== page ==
My name is Dixie Jackson. In my past life, I was the Head of Security at Griffin Memorial Hospital for the Department of Mental Health and Substance Abuse Services, a founding member of OPEA, Past OPEA President, Etc, Etc! Today, I am the Legal/Grievance Specialist for the Oklahoma Public Employees Association. I have been advocating for Oklahoma state employees at the capitol and in their workplace for nearly half a century. I have represented hundreds if not thousands of Oklahoma State employees through the old merit protection system, and now I have represented just under a hundred members in the new modernized merit protection system. I occasionally do columns in our Advocate newsletter when changes come about so I can inform the membership of the new changes happening around them. If you have questions about the content of the column or questions about your rights as a state employee give us a call at 405-524-6764.
Are you planning on retiring soon?
We always encourage state employees looking to retire to donate excess leave to the shared leave pool. About a decade ago OPEA passed legislation to create the shared leave pool called “leave of last resort”. The shared leave pool allows state employees who are out of sick and vacation days to tap into it. This leave pool is for people who qualify for FMLA and have exhausted every other leave option. This leave pool is statewide and across agencies.
I know you’re saying to yourself “why would I donate leave? I’m about to retire”. You should donate your leave because whatever you can’t get paid out for just up and disappears back into the agency’s budget if you choose to not donate it. By donating your unused leave you make sure that our dedicated state employees who are facing a tragedy and need extra leave don’t get fired because they have exhausted all of their personal leave and FMLA.
If you have questions about donating to the shared leave pool just give us a call and we can help you!
State employees can no longer be disciplined at work for unresolved tax issues!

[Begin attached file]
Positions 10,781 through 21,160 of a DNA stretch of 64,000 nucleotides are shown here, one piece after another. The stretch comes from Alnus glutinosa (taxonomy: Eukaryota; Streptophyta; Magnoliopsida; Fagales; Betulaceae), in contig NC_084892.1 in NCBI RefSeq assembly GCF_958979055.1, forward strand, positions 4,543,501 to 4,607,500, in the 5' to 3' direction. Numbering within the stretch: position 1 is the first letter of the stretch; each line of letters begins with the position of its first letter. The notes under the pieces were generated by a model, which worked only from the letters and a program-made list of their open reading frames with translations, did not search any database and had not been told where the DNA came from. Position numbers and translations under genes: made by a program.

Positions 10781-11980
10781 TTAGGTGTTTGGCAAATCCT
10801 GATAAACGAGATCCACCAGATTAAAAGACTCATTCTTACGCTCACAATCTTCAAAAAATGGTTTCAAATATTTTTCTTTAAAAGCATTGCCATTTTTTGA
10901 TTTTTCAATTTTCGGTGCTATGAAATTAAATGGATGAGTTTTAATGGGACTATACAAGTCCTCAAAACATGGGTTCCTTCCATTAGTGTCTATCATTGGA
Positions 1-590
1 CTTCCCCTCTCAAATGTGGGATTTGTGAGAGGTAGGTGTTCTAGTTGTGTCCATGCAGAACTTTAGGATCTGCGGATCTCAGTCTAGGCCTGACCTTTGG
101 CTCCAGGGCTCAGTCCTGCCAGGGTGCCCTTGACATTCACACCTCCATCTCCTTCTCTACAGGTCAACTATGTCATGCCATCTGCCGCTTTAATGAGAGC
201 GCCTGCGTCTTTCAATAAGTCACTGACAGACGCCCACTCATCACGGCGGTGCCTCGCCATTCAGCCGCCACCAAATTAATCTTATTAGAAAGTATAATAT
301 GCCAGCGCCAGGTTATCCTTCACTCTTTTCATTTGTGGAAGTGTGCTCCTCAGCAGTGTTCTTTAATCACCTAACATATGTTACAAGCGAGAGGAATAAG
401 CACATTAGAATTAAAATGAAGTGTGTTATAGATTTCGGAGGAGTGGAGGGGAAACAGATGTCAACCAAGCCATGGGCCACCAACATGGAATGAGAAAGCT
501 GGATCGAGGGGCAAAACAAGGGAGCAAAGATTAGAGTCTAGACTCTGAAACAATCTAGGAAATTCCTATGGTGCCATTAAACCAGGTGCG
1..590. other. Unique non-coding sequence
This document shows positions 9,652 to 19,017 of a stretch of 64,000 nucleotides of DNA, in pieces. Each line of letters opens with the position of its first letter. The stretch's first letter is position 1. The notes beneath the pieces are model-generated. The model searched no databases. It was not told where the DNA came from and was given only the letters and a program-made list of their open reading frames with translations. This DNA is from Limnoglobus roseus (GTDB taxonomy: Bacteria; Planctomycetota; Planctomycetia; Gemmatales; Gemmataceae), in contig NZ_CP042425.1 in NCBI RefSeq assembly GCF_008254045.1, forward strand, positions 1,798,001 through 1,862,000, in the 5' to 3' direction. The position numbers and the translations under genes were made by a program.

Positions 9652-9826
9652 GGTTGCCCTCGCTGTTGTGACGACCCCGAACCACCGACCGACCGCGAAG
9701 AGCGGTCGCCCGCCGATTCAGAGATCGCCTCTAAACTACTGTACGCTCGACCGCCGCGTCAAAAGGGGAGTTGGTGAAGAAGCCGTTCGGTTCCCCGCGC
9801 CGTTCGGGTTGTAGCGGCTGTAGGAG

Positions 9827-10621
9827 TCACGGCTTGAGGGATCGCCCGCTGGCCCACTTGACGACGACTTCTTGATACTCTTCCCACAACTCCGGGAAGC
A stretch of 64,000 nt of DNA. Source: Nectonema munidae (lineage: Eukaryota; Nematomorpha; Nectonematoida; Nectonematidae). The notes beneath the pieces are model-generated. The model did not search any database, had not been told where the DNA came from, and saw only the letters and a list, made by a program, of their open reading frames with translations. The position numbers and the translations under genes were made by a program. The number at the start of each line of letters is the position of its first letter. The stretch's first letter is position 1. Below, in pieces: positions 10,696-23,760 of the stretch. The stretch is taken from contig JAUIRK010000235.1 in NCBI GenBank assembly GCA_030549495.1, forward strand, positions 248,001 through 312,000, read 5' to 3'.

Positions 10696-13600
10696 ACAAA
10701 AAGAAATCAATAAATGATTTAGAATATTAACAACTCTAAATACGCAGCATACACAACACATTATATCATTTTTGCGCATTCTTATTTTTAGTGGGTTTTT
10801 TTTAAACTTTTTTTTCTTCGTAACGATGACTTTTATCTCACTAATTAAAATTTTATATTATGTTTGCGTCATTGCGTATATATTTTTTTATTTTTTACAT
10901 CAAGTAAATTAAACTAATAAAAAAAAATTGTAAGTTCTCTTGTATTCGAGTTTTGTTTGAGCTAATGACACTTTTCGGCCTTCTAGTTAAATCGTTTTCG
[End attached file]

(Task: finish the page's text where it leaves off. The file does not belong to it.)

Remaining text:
The second topic I wanted to cover in this column is a less newsworthy piece of legislation that we passed but very important to state employees who find themselves in tax trouble. Previously, if an Oklahoma state employee got into tax trouble they could face the usual collection techniques. However, as a state employee, you could also face discipline at work solely because of your delinquent tax standing. It was as unorthodox as it sounds. I have represented state employees who are already having their wages garnished and then are fired because of the progressive discipline they received from their agency due to tax delinquency. So the employee who is already paying back taxes and fines through the wage garnishment is fired, meaning they no longer can pay back what they owe to the IRS until they find another source of income. Now that just doesn’t make any sense!
After I had represented a handful of employees on these cases I suggested it was time to change this outrageous policy. So if you are delinquent on your taxes you can still have your wage garnished, but you can no longer be disciplined due to your tax standing. Some supervisors who enforced this policy before our legislation changed it may still be under the impression that they can discipline employees for tax delinquency. So if you hear anything about this kind of discipline taking place give us a call.